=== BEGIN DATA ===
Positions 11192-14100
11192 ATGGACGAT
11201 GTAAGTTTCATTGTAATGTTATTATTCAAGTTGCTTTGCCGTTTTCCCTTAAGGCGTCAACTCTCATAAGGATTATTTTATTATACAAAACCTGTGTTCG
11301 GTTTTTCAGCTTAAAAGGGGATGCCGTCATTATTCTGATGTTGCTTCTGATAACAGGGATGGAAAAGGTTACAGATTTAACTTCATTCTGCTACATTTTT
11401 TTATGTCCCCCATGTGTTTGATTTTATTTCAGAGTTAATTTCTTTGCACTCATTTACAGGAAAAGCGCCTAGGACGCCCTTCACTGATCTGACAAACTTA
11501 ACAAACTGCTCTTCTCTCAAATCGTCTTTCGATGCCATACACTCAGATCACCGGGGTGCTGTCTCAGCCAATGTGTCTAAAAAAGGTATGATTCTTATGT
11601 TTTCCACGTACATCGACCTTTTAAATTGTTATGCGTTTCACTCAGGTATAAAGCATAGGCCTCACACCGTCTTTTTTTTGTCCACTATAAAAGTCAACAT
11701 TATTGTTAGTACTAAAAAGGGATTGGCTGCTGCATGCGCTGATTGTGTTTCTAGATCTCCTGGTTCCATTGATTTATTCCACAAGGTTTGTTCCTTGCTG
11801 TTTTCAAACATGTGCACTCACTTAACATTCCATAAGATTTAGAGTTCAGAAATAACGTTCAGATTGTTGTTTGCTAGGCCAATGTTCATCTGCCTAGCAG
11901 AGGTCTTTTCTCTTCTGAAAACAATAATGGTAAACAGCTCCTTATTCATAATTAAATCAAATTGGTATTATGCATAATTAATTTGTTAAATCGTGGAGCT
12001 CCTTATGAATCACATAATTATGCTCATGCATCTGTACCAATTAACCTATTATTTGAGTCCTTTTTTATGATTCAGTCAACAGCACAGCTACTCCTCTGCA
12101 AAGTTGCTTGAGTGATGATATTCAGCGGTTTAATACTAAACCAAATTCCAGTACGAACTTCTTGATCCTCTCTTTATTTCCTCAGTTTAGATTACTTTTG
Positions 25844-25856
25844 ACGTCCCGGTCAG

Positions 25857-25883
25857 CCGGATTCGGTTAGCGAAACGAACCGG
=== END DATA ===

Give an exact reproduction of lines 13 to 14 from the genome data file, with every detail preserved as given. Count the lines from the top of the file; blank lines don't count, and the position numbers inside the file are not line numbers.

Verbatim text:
Positions 25844-25856
25844 ACGTCCCGGTCAG